CENTRAL Government spending PRIORITIES

This is an edited version of the full text.  If you desire the full dusicssion please ask on norman.harris@20ccltd.co.uk

I list below what I believe should be the sequence of priority for the settlement of the Governments spending department’s budgets.  The reasoning for the sequence in this section will be explained in later pages of this document.  The lower on the list the stronger the squeeze on funding and the demand for clearer priorities, effective methods of delivery and reduced expenditure.

The sequence is deliberate as I see the importance of settling the needs of each of the Departments in their order of priority to the nation.  It is does not mean that they get all they ask for, they still have to show value against the requirements that are asked of them.  But the funds will get progressively tighter as the sequence proceeds

The position on the list of Overseas Aid may get the hearts of some readers racing, as comes close to the early debate in the GE2017 campaign on whether or not to retain the 0.7 of GDP for Overseas Aid.

Defence and Security

“Defence and Security is the Number One priority of any Government to its people”, David Cameron made this statement and I believe most in the country would agree and certainly his Party’s voters.  But nevertheless 17,000 servicemen posts were cut.  This is initially equivalent to 17,000 more unemployed.  And even more important we remain weaker in terms of both the world’s perception and the resource of boots on the ground.

So if the first priority of Government is to protect its citizens, I put the Intelligence Services, Armed Forces, and Police at the top of the Governments, Spending Budget Allocation list.

We undoubtedly live in dangerous, hard to predict times, as the 3 months April to June 2017 have shown, so the Intelligence Services do play a major part in providing the information to stop an attack before there is real damage done, MOST OF THE TIME.  The sophistication of their operation and the effectiveness of their integration within the UK and with trusted allies abroad must be closely monitored by Parliament’s Security Committee.

The Armed Forces have their job laid down in the regular Defence Strategic Reviews, which is to defend our shores, protecting our oversea interests and projecting our power as and when required by Parliament.  They can be the back up to the Police in times of emergency as was seen in recent terror attacks and the flooding disasters before.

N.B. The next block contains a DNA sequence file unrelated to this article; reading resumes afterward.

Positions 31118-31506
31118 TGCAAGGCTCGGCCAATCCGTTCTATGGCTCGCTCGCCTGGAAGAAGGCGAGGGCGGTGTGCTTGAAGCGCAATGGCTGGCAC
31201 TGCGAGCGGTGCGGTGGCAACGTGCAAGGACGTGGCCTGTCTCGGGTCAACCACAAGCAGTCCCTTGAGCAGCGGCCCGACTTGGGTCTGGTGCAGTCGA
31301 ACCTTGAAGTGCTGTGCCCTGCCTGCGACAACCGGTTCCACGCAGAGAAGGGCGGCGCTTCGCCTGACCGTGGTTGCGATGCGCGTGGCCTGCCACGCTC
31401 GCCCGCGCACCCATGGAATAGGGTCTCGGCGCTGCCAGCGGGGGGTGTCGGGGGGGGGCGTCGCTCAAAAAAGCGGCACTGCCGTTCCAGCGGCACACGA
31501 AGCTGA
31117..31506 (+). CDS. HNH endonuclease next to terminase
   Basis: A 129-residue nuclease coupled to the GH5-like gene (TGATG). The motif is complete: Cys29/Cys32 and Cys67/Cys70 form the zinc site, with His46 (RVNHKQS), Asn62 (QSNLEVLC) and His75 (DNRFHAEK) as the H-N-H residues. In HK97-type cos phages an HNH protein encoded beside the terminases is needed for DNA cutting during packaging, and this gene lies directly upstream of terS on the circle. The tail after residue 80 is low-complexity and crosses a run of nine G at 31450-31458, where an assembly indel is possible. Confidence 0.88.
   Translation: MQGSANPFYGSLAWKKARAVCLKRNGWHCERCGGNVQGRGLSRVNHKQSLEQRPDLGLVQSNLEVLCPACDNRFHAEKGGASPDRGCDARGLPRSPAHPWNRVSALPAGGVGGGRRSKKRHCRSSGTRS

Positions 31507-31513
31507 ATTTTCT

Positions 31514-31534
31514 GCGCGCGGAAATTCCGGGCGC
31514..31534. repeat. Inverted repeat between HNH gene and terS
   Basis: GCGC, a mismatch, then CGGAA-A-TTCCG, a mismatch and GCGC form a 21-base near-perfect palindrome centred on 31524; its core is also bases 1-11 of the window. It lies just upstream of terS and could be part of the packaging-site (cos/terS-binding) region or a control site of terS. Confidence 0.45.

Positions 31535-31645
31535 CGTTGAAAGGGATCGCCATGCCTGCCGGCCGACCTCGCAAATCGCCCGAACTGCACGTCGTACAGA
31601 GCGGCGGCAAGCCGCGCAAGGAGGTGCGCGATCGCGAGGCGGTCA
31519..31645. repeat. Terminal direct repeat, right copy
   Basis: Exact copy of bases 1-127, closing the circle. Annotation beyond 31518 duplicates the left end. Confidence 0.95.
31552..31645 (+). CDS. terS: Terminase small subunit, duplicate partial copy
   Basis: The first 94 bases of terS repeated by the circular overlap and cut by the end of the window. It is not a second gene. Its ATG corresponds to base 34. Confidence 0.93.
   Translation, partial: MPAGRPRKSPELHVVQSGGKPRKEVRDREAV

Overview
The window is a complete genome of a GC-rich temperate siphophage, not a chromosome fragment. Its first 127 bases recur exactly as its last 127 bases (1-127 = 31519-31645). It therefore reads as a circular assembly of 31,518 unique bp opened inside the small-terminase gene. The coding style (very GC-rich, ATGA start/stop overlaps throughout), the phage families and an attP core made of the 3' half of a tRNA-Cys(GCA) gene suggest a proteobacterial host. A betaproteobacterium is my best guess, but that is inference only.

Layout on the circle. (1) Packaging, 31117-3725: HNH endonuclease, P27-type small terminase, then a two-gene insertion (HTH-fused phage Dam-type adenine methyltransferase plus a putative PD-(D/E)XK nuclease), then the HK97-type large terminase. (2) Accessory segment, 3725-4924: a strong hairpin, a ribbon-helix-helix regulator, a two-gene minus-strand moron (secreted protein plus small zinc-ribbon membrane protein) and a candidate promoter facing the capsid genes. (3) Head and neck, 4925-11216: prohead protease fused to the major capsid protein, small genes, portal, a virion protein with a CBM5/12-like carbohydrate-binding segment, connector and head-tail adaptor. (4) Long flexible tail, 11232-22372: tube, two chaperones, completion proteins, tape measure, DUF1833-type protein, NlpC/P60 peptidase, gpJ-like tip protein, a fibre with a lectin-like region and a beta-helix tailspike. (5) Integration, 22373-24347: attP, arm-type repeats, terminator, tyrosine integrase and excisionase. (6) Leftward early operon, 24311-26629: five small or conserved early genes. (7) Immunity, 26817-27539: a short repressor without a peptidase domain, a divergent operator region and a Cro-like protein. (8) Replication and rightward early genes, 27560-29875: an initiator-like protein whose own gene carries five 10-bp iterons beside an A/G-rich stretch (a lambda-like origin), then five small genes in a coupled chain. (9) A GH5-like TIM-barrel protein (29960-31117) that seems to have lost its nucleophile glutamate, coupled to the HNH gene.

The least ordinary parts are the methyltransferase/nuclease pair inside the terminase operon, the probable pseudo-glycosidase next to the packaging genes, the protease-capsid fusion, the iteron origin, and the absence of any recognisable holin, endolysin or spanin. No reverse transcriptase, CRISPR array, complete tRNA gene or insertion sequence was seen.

So, in summary, the Policy Objectives of Defence and Security are:

  • ·         Defend our shores
  • ·         Defend our Overseas Territories
  • ·         Project Power at the instigation of our Government to deter aggressive acts of other nations

This last point may be carried out under the NATO or UN banner, but having talked to military men about UN missions the troops must remain under British command.

Defence – NO CUTS in our Dangerous World

Fabric of Government

Although the costs are relatively small on the scale of Governmental spending I have grouped a number of areas that must always be adequately funded, into what I term “the fabric of government”.

These services cover the costs of Parliament, the Courts, Prisons and the Fire Service.  The latter must be evenly provided for across the whole country.  Although the funding allocation is more complex. 

Although I have argued that we have too many legislators, we have got to have Government.  But their costs should fall on the national budget or on the regional area in which they legislate.  I am sure that this is already the case.  Scotland, Wales and Northern Ireland do pay for their own parliaments or assemblies.  It is probably also largely the case for funding the Courts.  But the variation that unfortunately permeates in areas like social care, in the administration of justice and the practice of sentencing is not good.  This should be largely the same throughout the UK.  I shall return to sentencing.

As should the cover provided by the Fire Services.  It is interesting that in France they are a branch of the military.

Our coasts have a number of agencies involved.  Protection is the Royal Navy and this falls under Defence and Security, but the Coast Guards (a fifth branch of the military in the USA) are more concerned with civilian jurisdiction.  The military do provide a recently reduced Search and Rescue cover at sea.  The Border Force do have boats.  Lighthouses are Trinity House and coastal life-saving is the RNLI – a charity.  The American model of an integrated service should be considered as it may have advantages.